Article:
The impact of participation in music on learning mathematics.

Sylwia Holmes, Susan Hallam

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    22 Citations (Scopus)
    102 Downloads (Pure)


    Music psychologists have established that some forms of musical activity improve intellectual performance, spatial–temporal reasoning and other skills advantageous for learning. In this research, the potential of active music-making for improving pupils' achievement in spatial– temporal reasoning was investigated. As spatial–temporal skills are considered to be high-level mathematical abilities, this study also aimed to explore if learning music might have an effect on pupils' achievement in mathematics, and whether spatial–temporal reasoning plays a role in this process.

    The study had a quasi-experimental design in which groups of children aged 4 to 7 participated in a music programme containing a variety of musical, predominantly rhythmical, activities. Parallel classes made up control groups. Throughout the intervention, pupils' attainment in mathematics, reading, writing and spatial–temporal reasoning was recorded and compared between the music and control groups.

    The findings of the project supported the hypothesis that music instruction has an impact on the development of spatial–temporal skills. A statistically significantly greater progression was observed in most of the intervention groups, as compared in all periods of measurement to the control groups. The attainment in general mathematics did not always differ between the intervention and control groups but the analyses provided evidence of a consistent and statistically significant enhancement in learning mathematics between the youngest participants of the programme. This knowledge could inform pedagogical practice, while further research in this area could offer more insight into the association between music and mathematics.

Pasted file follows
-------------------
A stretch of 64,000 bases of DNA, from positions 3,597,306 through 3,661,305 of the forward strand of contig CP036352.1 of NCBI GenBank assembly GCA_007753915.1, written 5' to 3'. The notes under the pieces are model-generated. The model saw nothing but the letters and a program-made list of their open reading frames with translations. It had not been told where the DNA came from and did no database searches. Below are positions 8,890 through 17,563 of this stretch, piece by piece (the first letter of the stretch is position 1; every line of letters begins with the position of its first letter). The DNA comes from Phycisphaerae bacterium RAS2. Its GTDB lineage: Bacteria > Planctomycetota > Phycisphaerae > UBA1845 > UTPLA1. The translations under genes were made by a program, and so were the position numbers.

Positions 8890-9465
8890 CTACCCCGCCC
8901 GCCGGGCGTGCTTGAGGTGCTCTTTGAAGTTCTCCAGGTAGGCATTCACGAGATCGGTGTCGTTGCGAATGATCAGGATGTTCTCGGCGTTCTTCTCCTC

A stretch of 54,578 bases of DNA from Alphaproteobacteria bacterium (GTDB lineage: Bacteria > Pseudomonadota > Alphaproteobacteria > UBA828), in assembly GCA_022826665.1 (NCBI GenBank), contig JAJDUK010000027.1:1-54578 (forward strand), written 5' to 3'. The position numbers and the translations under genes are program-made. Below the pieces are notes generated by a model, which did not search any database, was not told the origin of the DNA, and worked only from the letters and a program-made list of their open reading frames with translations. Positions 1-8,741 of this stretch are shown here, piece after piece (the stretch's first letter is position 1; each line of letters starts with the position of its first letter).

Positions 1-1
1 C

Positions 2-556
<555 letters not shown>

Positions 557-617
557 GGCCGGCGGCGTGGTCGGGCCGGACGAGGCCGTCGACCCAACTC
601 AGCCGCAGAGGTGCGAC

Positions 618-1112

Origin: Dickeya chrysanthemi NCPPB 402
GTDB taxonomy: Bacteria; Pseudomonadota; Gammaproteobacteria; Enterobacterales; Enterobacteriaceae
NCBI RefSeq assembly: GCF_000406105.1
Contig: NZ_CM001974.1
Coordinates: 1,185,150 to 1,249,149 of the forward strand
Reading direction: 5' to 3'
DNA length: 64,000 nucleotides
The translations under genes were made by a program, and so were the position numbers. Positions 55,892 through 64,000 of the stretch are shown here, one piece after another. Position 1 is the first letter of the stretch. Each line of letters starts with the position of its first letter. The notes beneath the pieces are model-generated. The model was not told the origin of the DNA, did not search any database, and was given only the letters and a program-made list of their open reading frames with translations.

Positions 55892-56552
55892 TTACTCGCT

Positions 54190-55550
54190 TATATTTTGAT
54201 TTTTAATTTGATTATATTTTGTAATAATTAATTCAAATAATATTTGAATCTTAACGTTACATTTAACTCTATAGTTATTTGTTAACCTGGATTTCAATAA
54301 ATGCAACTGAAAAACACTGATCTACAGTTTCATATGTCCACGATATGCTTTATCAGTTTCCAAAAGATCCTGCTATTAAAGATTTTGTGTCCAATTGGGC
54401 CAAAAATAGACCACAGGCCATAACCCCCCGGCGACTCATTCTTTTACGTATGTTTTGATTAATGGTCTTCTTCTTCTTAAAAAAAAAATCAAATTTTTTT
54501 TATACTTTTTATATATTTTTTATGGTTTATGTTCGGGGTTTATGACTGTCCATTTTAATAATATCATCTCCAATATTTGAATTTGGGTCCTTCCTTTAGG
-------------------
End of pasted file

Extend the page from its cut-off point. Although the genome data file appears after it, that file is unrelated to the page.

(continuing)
Original languageEnglish
    Pages (from-to)425-438
    Number of pages14
    JournalLondon Review of Education
    Issue number3
    Publication statusPublished - 30 Nov 2017

    Bibliographical note

    ©Copyright 2017 Holmes and Hallam. This is an Open Access article distributed under the terms of the Creative Commons Attribution Licence, which permits unrestricted use, distribution and reproduction in any medium, provided the original author and source are credited.


    • music
    • mathematics
    • education
    • psychology
    • cognition

    ASJC Scopus subject areas

    • Arts and Humanities(all)
    • Mathematics(all)
    • Psychology(all)


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